Start with room temperature eggs. If not at room temperature, put them into a pan of tap water that is neither cold nor hot, and heat them up a bit on “low” until they get to roughly room temperature. We are not yet cooking the eggs; we are bringing the eggs to proper cooking temperature. It would be better if they were at room temperature to start with.
If an egg is not floating in the water, it is a good age. If it floats in the water, it is a bad egg and should be discarded.
When the eggs appear to be at room temperature, turn the cook stove to “High” (or build up the cooking fire) and get the water, with the good eggs in it, to boil. If you start off with room temperature eggs, put them in the tap water and bring the water to a boil with the eggs in it.
When the water starts to boil, add two (2) tablespoons of salt to the water.
Boil the eggs, water, and salt for twenty (20) minutes.
Turn off the stove.
Using hot pads or oven mitts, put the pan with the eggs and the salt and the water under a faucet in the kitchen, or wherever you do these kinds of things,
Turn on the cold water and let it run into the pan with the eggs, salt, and water until the water and the eggs are about room temperature, or cooler.
Remove eggs from the now cold water and dry them.
The shells will (should—this is not a precise science) come off of the eggs very easily without having to be pried off in a manner that disfigures the eggs and annoys you.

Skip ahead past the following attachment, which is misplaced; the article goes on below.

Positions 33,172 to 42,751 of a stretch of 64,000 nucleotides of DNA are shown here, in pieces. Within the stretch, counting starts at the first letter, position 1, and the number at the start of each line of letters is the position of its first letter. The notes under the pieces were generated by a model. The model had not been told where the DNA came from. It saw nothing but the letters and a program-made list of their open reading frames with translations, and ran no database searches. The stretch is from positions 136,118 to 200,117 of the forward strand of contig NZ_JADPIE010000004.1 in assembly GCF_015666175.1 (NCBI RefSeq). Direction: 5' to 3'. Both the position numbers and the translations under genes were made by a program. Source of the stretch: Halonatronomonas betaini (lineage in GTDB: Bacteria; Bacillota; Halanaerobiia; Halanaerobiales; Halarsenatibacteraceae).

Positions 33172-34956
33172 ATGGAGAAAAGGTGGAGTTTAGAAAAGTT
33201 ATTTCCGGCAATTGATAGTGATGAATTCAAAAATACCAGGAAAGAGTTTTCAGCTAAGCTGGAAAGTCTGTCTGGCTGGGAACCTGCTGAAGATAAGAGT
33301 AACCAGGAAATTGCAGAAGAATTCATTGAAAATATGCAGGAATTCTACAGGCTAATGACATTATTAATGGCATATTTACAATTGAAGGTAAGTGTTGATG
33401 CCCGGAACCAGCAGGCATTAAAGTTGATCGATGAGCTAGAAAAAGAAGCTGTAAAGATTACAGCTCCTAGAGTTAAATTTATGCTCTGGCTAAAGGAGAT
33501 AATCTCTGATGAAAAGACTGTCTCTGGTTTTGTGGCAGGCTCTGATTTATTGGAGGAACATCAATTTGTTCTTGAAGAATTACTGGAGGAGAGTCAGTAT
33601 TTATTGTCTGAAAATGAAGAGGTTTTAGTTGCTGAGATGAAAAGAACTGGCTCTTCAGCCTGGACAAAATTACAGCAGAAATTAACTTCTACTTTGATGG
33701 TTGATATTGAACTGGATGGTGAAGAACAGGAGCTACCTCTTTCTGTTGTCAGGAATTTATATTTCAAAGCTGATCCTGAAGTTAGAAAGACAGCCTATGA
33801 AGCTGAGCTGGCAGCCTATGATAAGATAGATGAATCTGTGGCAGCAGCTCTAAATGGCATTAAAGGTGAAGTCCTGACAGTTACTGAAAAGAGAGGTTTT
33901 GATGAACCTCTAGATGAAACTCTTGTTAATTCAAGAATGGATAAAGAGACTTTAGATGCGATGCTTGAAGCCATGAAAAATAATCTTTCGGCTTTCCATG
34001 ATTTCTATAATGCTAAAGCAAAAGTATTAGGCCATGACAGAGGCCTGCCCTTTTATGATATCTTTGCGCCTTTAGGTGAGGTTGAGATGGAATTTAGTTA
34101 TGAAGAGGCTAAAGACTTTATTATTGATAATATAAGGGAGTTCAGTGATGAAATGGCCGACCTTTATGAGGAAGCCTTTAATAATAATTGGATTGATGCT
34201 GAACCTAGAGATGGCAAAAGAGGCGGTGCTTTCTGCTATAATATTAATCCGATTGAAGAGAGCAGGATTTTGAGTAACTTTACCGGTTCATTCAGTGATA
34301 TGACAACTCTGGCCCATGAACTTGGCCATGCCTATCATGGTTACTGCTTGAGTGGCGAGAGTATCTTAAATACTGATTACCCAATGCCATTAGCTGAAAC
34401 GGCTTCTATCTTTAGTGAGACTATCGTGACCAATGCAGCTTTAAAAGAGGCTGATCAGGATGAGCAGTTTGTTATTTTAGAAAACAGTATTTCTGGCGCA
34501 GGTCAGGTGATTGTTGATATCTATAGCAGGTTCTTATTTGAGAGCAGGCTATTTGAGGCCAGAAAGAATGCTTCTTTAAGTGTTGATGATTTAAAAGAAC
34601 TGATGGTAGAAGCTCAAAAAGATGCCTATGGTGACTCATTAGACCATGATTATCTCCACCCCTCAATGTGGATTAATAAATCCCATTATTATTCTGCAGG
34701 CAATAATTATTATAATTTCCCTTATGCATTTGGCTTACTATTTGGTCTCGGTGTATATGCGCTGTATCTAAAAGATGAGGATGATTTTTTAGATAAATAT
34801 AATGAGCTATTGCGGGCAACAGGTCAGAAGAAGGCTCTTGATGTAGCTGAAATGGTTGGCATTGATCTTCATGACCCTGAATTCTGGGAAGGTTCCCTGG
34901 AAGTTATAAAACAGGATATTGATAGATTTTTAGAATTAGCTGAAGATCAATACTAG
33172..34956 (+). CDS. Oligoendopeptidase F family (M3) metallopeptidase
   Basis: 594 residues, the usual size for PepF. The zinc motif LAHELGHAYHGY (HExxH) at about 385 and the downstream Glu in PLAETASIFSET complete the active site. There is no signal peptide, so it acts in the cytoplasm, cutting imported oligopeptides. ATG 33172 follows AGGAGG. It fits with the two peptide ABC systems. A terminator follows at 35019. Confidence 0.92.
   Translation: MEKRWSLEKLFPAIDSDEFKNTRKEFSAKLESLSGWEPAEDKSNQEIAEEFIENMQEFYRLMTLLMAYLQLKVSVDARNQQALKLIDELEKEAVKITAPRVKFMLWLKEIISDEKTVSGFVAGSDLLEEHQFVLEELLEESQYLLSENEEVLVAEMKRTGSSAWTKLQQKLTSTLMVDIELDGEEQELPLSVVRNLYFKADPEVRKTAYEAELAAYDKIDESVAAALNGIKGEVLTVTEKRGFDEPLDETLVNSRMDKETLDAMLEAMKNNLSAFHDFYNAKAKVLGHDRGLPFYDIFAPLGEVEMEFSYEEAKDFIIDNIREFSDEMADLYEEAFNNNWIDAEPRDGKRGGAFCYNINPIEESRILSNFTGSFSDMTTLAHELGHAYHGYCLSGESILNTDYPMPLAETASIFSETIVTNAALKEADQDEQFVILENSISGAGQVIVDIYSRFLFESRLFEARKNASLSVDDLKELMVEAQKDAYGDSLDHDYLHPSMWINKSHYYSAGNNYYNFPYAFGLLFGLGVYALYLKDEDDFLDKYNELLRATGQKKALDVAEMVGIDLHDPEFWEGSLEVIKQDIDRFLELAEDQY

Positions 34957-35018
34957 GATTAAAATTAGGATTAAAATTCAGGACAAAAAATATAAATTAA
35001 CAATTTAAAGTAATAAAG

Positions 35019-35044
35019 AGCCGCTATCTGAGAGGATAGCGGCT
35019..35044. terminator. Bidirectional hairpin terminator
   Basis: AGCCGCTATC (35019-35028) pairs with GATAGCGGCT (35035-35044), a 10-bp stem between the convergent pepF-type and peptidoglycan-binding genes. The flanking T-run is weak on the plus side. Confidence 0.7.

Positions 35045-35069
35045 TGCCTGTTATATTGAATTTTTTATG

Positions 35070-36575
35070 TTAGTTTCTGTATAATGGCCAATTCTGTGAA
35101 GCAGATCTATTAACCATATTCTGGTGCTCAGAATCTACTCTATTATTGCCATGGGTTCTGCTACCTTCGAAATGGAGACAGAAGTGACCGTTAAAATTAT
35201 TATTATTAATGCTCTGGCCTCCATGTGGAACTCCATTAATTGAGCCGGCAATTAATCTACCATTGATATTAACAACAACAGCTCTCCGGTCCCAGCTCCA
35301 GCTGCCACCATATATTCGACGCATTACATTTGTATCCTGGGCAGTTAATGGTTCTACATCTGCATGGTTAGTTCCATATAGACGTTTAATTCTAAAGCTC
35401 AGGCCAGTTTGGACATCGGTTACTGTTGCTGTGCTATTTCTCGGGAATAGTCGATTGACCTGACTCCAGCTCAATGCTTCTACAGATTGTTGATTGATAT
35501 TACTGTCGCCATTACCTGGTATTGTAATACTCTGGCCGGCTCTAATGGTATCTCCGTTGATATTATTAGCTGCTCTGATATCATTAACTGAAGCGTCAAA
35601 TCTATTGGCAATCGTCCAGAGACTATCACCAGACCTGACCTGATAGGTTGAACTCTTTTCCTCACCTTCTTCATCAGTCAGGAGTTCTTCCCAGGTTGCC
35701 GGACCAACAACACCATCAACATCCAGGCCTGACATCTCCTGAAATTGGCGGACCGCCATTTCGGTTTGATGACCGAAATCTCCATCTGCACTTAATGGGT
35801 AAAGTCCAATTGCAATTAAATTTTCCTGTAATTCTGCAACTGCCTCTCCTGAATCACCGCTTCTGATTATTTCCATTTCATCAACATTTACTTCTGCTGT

NB. It is anticipated that there will be all sorts of ill informed commentary on the above method of producing perfect boiled eggs. These will (may) include suggestions that 5 (five) minutes of boiling the eggs is enough, or that one should use vinegar, instead of salt, to create easy shell removal, or that the eggs should not be put into the water until the water is boiling. If you wish to test Edwin’s Theory of Boiling the Best Eggs, you are free to do so. This is not cultish material. Test out the other ways. Try to falsify the Edwinian way. That is how science works. Let us know the results of your experimentation.
Edwin Kagin © 2012.
(Permission is hereby given to reproduce the foregoing, without profit, so long as credit is given.
If you make money on it, I want some of it. Edwin)